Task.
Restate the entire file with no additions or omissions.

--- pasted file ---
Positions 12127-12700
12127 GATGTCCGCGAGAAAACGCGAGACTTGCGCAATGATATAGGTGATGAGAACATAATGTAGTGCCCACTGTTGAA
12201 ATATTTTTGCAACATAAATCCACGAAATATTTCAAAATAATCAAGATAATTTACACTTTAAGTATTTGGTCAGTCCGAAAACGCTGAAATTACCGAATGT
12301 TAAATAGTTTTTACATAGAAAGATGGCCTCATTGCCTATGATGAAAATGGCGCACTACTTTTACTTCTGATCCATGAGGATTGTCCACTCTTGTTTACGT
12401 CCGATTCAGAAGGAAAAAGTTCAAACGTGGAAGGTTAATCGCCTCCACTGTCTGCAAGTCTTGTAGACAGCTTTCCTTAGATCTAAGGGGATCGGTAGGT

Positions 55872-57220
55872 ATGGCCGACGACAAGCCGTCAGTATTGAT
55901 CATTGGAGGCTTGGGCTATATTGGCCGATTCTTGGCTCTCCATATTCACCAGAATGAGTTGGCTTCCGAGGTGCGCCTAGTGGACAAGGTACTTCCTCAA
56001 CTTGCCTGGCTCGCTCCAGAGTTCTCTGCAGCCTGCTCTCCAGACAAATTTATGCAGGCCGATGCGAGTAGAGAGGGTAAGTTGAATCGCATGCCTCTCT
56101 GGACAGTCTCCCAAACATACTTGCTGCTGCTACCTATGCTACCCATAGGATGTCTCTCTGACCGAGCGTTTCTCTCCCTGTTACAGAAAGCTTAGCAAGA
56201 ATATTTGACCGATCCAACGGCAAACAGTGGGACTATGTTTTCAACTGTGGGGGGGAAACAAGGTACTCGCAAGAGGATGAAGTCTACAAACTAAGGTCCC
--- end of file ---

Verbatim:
Positions 12127-12700
12127 GATGTCCGCGAGAAAACGCGAGACTTGCGCAATGATATAGGTGATGAGAACATAATGTAGTGCCCACTGTTGAA
12201 ATATTTTTGCAACATAAATCCACGAAATATTTCAAAATAATCAAGATAATTTACACTTTAAGTATTTGGTCAGTCCGAAAACGCTGAAATTACCGAATGT
12301 TAAATAGTTTTTACATAGAAAGATGGCCTCATTGCCTATGATGAAAATGGCGCACTACTTTTACTTCTGATCCATGAGGATTGTCCACTCTTGTTTACGT
12401 CCGATTCAGAAGGAAAAAGTTCAAACGTGGAAGGTTAATCGCCTCCACTGTCTGCAAGTCTTGTAGACAGCTTTCCTTAGATCTAAGGGGATCGGTAGGT

Positions 55872-57220
55872 ATGGCCGACGACAAGCCGTCAGTATTGAT
55901 CATTGGAGGCTTGGGCTATATTGGCCGATTCTTGGCTCTCCATATTCACCAGAATGAGTTGGCTTCCGAGGTGCGCCTAGTGGACAAGGTACTTCCTCAA
56001 CTTGCCTGGCTCGCTCCAGAGTTCTCTGCAGCCTGCTCTCCAGACAAATTTATGCAGGCCGATGCGAGTAGAGAGGGTAAGTTGAATCGCATGCCTCTCT
56101 GGACAGTCTCCCAAACATACTTGCTGCTGCTACCTATGCTACCCATAGGATGTCTCTCTGACCGAGCGTTTCTCTCCCTGTTACAGAAAGCTTAGCAAGA
56201 ATATTTGACCGATCCAACGGCAAACAGTGGGACTATGTTTTCAACTGTGGGGGGGAAACAAGGTACTCGCAAGAGGATGAAGTCTACAAACTAAGGTCCC